Who Am I?
“What’s My Line” ran on CBS from 1950-1967. Celebrity panelists got to question a contestant trying to determine what he or she did. Each week a famous mystery guest would also come on the show, the panelists would be blindfolded, and then they would try to guess the celebrity’s identity by asking “yes-no” questions. The show was syndicated and even generated clones in countries from Australia to Sweden to Brazil.
As readers, Mark invites us to play his version of “What’s My Line”, only he lets us in on the secret right at the beginning. He told us Jesus’ line in his first sentence. He’s the Messiah, the Son of God (1:1). But both Jesus’ followers and his enemies don’t know the secret and we get to watch as different groups and individuals get to ask questions and look at the evidence. When Jesus sent his disciples out all over northern Israel, the territory ruled by King Herod, and Jesus’ name became as well-known as his own, Herod had to come to some conclusions of his own about who Jesus was. So do we.
“Now King Herod heard about the impact Jesus and his disciples were making, for Jesus’ name had become well known, and they were saying, ‘John the Baptist has been raised from the dead. That explains these powerful miracles being done by him.’ Others said, ‘It’s Elijah.’ But others were saying, ‘He’s a prophet like one of the prophets of old.’ But when Herod heard, he said, ‘It’s John, who I beheaded, he has been raised!’” Mark 6:14-16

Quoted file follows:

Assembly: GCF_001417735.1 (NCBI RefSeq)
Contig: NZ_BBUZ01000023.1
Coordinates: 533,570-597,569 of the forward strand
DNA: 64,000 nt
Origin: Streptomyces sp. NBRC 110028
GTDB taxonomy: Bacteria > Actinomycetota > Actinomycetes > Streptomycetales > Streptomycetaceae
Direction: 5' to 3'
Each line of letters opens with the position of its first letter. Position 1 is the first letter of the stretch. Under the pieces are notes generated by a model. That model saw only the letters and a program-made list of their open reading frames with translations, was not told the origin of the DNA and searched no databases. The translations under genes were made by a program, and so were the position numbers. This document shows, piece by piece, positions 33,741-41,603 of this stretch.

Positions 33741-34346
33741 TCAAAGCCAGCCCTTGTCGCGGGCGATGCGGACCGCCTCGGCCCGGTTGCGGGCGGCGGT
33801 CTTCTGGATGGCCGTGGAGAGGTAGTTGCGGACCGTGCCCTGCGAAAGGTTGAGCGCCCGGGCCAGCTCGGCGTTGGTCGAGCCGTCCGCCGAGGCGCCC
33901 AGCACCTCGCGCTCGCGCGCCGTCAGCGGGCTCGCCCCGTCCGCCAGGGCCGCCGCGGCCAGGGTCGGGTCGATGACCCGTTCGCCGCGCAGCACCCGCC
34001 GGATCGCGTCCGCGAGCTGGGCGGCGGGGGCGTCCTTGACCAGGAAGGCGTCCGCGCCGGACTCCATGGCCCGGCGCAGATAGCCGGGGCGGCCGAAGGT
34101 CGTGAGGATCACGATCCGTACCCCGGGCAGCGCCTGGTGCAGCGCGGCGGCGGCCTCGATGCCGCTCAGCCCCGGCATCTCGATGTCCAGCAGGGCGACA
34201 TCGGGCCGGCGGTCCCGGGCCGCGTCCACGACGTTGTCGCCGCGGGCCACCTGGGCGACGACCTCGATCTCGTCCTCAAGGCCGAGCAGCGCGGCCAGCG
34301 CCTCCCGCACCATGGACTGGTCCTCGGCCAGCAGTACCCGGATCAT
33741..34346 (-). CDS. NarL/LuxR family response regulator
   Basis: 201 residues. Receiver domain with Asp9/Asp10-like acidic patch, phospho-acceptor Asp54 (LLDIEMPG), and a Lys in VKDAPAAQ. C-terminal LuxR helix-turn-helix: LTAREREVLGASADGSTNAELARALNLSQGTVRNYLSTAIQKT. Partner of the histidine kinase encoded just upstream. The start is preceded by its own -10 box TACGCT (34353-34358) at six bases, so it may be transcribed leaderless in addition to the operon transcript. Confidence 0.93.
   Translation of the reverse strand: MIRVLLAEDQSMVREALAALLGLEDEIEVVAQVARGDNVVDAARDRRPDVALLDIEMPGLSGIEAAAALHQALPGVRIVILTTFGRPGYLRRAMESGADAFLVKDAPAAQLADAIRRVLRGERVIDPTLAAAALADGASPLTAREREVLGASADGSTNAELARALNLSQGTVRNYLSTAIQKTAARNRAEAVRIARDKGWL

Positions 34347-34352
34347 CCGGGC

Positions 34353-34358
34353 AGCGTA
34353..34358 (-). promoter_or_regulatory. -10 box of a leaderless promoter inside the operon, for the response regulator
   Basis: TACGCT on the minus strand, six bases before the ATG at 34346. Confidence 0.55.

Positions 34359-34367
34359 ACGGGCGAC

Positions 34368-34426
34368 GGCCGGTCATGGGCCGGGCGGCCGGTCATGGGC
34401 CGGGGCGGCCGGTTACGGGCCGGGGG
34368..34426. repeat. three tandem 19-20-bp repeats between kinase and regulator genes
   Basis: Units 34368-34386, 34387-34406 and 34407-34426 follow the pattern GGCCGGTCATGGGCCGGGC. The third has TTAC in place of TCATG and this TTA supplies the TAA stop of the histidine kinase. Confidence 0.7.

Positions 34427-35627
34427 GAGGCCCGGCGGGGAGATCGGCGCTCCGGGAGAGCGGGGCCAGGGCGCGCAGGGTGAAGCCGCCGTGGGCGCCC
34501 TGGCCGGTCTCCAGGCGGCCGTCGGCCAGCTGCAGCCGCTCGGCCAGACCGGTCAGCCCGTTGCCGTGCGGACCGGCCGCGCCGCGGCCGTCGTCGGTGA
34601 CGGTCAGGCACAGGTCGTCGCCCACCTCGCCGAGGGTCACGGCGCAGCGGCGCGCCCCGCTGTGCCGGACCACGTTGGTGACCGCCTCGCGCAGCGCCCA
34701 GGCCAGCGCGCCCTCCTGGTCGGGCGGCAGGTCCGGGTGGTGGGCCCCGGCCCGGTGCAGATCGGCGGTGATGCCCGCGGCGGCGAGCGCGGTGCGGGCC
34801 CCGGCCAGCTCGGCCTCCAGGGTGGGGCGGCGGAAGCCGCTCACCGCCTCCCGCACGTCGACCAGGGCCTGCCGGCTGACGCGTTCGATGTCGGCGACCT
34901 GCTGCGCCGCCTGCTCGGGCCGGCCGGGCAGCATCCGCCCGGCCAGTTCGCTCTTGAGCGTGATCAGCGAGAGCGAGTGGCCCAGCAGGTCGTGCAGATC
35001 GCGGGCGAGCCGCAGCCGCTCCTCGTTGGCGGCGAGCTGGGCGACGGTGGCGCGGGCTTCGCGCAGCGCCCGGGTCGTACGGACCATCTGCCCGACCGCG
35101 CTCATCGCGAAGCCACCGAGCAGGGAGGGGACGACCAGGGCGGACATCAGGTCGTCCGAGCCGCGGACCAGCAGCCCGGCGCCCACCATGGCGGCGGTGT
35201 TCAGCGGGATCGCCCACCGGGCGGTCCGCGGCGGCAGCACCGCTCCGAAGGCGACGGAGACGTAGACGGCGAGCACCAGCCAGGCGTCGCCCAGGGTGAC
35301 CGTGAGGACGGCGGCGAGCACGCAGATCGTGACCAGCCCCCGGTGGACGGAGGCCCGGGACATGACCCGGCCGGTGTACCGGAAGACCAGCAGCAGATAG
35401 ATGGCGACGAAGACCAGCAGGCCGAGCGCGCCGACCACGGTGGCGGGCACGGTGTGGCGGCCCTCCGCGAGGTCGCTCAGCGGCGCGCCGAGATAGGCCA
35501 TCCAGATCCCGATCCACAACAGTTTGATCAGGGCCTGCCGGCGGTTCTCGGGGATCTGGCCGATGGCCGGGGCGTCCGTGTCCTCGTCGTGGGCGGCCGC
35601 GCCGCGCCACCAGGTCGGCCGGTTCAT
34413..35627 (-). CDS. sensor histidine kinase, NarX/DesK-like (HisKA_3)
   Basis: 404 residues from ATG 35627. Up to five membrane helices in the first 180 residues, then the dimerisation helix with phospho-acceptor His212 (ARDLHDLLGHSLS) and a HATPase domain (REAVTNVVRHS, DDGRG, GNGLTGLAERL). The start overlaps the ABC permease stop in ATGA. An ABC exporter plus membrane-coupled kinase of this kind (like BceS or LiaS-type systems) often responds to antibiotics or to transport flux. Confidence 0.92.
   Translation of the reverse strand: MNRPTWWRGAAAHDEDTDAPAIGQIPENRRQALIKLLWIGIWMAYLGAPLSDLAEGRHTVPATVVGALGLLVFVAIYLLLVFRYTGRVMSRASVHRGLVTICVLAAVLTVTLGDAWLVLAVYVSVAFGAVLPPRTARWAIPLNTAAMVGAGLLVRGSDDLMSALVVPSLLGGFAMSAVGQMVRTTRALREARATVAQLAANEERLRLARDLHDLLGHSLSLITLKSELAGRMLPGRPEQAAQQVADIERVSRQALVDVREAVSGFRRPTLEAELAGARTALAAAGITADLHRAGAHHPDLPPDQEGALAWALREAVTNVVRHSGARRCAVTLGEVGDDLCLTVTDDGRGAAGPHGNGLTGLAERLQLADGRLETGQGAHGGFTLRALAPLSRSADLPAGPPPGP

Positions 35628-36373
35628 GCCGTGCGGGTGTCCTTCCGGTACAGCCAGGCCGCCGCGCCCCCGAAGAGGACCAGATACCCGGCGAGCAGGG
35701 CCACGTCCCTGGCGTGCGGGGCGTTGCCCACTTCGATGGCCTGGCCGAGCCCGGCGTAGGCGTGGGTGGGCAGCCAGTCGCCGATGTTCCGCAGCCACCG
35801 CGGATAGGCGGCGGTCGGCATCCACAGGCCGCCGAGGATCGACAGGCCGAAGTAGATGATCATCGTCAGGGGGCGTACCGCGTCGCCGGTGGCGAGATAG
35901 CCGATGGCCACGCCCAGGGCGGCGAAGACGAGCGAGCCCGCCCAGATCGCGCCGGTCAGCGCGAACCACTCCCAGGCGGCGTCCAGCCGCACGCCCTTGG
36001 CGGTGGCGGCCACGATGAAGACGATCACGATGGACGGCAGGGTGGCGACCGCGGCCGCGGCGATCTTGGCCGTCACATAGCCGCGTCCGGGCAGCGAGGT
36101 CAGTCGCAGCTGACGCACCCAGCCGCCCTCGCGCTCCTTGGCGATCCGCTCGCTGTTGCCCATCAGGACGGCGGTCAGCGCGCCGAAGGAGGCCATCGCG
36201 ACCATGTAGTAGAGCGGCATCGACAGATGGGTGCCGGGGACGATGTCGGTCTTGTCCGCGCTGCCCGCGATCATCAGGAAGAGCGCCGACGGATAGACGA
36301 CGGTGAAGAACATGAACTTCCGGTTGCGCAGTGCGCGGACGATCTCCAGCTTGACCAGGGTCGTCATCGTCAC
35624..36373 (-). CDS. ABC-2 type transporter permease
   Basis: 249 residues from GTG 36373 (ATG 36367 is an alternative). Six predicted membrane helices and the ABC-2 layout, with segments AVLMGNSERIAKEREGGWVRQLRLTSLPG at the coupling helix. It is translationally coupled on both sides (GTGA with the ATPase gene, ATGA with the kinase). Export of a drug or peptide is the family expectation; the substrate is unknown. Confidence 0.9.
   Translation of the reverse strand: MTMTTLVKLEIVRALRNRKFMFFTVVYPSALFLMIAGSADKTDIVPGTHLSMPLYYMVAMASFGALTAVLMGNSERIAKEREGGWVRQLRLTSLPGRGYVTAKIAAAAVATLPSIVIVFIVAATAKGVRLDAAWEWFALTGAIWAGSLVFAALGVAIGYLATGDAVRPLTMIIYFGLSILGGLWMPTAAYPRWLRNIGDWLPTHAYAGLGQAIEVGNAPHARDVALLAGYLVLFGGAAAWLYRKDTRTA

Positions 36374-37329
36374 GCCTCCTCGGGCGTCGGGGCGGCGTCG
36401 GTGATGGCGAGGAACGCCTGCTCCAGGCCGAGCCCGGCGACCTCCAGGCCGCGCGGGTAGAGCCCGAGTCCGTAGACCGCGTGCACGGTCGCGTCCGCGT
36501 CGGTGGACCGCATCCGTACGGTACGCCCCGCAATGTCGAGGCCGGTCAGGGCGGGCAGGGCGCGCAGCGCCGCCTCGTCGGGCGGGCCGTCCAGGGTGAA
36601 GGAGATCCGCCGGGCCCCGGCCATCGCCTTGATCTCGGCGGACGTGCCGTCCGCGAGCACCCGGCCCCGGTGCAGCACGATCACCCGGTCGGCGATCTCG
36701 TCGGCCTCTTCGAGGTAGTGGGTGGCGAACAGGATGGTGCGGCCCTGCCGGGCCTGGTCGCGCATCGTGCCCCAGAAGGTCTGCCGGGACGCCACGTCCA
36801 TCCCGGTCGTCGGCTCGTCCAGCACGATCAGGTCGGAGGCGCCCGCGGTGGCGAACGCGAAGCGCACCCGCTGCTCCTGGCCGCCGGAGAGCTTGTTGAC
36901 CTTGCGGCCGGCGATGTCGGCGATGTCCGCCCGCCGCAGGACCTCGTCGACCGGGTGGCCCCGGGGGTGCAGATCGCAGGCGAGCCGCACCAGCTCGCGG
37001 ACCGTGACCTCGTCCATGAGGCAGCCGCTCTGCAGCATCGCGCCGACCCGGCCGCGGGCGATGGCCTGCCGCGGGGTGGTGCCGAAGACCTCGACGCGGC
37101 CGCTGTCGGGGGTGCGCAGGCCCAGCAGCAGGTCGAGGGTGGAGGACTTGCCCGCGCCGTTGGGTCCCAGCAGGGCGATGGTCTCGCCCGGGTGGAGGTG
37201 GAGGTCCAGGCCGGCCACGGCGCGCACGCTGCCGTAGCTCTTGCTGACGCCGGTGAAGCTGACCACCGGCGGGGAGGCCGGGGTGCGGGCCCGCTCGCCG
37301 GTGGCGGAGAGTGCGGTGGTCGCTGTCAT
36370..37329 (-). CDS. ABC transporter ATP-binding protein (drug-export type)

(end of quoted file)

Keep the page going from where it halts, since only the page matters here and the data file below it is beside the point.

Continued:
Mark lets us feel the impact of the two by two mission Jesus’ disciples carried out all over Herod’s territory by letting us in on the discussions trying to determine what Jesus’ line actually was. Some have come to the conclusion that Jesus is the Elijah-like prophet who was supposed to herald the coming of the Messiah. Others are more general and simply declare that Jesus is a prophet like Isaiah, Jeremiah, or Hosea. But Herod has come to a firm conclusion. Jesus is John the Baptist raised from the dead. Like a lot of self-serving politicians, his conclusion is dead wrong, but it does reveal that no one was disputing the fact that Jesus did incredible miracles, and that belief in a bodily resurrection, even after a beheading, is an accepted possibility in the first century. In tomorrow’s Devo we’ll go on and let Mark show us why Herod is so fixated on John the Baptist.
LORD, thanks for how Mark honestly lays out the debate about Jesus’ identity during his earthly ministry. Cause many who are reading this Devo to see the power Jesus has over demonic activity, disease, death, and even the powers of nature, and realize that he definitely is a prophet, but far greater than any other.
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